Today was therefore a test for young Fernando. It’s all very well blazing away brightly for thirty or forty balls but the mark of a real contender is in doing something outlandish, something precocious. Like winning the Masters, say, or scoring a World Cup hundred at the age of just 21. That sort of precociousness. The sort that makes everyone sit up and take note.

He did it with an innings of calculated ebb and flow. He started off slowly, playing himself in to ward off the danger of one wicket leading to a typical and all too familiar Sri Lankan collapse, before speeding up later. He may have been watchful early but that sedateness was punctuated by shots that made you feel warm and fuzzy inside. These were not reckless shots but shots of silk and velvet, decadence and swagger.

A huge pull for six off Sheldon Cottrell was dismissive. Two inside out cover drives off Fabian Allen – one aerial, one on the ground – were the shots of which Jayawardene would have been proud. Anything slightly short was climbed into. He threw his hands at anything wide. He also scampered ones and twos in the mould of someone determined to make the most of a good pitch and a solid start. But those shots. Boy, those shots are what really stood out.

When Fernando reached fifty, he punched the air, almost self-consciously as if he didn’t want anyone to see how excited he was. He didn’t fool anyone. The enthusiasm of youth is not to be sniffed at. When he reached three figures, he ran around with his arms out-stretched with a grin as wide as he could muster. It was the smile of a youngster realising a dream. Fernando was the third youngest ODI centurion for Sri Lanka.

His potential has been evident for a while and not just because his name means “God-gifted” in his native tongue. He scored hundreds for his school’s first team as a 13 year-old and played for Sri Lanka Under-19s when he was just 16, scoring a hundred against Australia in his second game in 2014. On an Under-19 tour to England two years later, he scored consecutive hundreds. A call-up to the senior squad followed despite Fernando having played no first-class or List A cricket at that point.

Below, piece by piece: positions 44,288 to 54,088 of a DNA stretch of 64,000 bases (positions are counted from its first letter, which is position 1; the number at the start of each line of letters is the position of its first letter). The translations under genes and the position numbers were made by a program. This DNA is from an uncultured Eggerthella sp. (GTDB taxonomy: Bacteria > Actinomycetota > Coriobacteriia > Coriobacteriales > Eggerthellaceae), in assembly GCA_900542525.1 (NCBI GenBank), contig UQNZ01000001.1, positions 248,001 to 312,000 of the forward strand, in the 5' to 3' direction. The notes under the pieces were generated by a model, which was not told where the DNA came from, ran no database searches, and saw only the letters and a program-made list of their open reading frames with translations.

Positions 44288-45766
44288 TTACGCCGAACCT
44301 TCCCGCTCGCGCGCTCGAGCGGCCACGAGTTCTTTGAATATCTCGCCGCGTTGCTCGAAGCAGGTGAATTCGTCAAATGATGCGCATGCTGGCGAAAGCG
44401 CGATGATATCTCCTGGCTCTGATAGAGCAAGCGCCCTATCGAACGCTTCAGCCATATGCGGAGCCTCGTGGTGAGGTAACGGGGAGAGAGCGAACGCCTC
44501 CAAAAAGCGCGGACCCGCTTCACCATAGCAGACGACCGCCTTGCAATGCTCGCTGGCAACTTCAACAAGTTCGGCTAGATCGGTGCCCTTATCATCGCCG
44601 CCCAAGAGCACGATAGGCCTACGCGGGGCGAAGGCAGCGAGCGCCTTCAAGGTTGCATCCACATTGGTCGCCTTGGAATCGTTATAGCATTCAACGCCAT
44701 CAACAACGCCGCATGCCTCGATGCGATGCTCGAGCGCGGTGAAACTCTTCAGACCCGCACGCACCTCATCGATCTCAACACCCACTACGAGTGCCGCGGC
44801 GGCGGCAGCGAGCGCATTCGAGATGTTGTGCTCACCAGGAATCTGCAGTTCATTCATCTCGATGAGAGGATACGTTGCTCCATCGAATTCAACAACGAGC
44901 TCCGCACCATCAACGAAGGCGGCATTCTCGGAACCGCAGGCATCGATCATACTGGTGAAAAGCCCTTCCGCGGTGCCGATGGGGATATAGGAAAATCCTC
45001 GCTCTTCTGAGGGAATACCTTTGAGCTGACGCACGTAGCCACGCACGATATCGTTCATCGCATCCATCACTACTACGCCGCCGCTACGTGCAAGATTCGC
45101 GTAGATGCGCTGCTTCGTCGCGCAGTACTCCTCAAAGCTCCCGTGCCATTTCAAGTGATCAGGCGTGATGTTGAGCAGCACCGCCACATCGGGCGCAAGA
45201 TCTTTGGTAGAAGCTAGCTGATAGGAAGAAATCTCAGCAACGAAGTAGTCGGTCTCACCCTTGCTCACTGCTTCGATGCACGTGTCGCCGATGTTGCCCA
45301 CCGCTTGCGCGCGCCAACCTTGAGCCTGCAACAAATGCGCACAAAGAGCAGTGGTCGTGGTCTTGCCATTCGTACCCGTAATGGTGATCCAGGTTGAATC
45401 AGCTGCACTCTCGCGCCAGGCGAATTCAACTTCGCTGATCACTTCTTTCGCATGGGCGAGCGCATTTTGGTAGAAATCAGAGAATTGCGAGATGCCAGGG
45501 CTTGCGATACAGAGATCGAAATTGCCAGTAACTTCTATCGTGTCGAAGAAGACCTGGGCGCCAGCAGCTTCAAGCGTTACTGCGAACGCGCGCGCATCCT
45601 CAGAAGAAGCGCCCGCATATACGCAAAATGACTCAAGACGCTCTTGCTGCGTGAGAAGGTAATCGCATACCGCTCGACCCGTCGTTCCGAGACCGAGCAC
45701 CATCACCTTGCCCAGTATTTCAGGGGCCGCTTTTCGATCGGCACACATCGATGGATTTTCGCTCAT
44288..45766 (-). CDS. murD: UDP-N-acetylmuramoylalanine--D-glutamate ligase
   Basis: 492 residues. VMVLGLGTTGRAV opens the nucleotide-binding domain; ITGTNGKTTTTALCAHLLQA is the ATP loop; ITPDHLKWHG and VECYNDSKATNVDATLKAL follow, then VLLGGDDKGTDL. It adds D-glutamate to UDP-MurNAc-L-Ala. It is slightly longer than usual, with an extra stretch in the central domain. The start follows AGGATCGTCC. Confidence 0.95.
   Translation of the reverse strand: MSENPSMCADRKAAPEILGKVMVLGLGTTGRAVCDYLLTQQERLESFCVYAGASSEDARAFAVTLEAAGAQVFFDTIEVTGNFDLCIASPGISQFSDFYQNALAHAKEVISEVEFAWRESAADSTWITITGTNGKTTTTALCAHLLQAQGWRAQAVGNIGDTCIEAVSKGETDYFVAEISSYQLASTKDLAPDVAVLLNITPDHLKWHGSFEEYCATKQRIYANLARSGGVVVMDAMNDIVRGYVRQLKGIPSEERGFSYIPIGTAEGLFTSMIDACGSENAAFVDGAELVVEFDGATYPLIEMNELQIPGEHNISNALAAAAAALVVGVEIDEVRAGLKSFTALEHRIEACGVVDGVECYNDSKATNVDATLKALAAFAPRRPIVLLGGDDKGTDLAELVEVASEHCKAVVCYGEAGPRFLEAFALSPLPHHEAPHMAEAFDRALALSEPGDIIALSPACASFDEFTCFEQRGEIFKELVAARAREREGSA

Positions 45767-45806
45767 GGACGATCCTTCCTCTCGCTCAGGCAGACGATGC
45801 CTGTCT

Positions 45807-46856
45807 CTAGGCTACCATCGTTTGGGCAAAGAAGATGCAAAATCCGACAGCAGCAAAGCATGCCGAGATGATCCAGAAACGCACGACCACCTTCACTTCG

It was a short-lived promotion. He made a duck on his debut, against Australia in Dambulla, and was then promptly dropped from the squad. A mayfly would have had a longer run in the team and they only live for 24 hours. It was hardly the most understanding way to treat an 18 year-old and he was only seen again on the tour of South Africa earlier this year. He made some starts there but a World Cup spot only followed because Sri Lanka’s selectors maddeningly culled some of their more established players.

That episode is a reminder that with Sri Lankan cricket, there is always a danger that things will not pan out as they should. Sangakkara cautioned as much on commentary after Fernando had completed his hundred: “They come in, they impress, they score a brilliant hundred like he does. But come six months later, a couple of failures and all that trust and admiration is gone from the selectors and they just take you out from the side.”

The challenge for Fernando is to maintain the standards he has set for himself in this tournament. The challenge for Sri Lankan cricket is to invest in him and manage him well. A young batsman will fail. He will not always score hundreds or dazzle as much as he has in his three World Cup innings. That is all part of the growing up process. Woods, Ronaldo and Federer all went through it. Like them, Avishka Fernando certainly looks the real deal. Time will tell whether he becomes it.